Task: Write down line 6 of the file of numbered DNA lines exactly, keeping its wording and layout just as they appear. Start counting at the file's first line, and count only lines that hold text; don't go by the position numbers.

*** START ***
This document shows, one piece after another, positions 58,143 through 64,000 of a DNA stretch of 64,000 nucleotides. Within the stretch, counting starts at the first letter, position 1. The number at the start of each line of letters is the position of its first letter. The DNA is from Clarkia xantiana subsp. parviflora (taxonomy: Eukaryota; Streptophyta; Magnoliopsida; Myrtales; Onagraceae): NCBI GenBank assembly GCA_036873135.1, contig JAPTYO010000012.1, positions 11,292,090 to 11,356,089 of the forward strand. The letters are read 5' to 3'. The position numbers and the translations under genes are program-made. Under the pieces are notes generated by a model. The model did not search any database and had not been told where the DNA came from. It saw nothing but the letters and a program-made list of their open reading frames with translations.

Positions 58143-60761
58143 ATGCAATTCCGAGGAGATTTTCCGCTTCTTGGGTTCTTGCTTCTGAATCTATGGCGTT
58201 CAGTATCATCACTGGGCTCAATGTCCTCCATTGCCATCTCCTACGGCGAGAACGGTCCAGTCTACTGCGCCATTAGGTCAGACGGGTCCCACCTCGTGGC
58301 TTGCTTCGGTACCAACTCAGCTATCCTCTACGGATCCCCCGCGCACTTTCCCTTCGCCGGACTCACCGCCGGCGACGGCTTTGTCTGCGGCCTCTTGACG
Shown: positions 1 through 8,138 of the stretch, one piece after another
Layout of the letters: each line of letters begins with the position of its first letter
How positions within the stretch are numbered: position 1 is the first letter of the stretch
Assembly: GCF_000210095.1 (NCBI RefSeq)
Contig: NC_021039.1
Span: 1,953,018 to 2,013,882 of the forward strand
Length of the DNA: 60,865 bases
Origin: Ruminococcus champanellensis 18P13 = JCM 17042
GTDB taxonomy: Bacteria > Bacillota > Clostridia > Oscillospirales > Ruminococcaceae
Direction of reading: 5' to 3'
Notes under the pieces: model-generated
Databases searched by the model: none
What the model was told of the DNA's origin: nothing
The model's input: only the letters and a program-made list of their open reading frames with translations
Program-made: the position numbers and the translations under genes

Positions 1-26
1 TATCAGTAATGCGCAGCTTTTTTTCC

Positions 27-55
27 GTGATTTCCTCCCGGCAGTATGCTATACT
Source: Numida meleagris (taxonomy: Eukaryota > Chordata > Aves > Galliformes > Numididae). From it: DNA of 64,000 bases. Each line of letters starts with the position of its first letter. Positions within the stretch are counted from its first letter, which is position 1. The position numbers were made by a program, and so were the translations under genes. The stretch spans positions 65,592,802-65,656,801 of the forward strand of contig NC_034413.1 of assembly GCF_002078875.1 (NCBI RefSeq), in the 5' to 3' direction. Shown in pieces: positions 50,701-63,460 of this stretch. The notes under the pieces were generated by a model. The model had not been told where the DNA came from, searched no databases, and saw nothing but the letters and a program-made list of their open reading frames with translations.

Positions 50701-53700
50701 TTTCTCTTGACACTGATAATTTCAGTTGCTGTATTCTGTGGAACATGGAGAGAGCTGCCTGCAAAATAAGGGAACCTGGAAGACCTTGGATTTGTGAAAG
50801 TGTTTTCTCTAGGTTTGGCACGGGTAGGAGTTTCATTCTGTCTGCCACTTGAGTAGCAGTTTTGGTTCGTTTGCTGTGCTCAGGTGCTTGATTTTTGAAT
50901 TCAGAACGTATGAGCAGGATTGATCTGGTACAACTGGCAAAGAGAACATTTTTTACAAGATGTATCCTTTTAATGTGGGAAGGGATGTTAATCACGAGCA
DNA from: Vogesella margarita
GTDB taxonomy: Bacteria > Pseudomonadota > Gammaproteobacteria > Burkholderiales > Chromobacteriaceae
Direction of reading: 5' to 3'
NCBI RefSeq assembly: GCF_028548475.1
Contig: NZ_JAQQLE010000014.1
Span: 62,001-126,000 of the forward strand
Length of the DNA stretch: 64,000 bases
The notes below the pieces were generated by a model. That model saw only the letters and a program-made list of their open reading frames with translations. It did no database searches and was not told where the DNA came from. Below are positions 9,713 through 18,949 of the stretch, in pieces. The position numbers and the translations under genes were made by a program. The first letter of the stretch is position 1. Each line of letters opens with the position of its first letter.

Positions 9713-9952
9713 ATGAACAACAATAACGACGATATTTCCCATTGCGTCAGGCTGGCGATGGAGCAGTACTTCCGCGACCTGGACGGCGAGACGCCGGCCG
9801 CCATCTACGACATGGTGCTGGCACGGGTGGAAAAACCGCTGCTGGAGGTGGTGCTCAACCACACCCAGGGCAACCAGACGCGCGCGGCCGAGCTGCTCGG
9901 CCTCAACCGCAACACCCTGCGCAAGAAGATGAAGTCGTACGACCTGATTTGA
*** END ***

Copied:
Shown: positions 1 through 8,138 of the stretch, one piece after another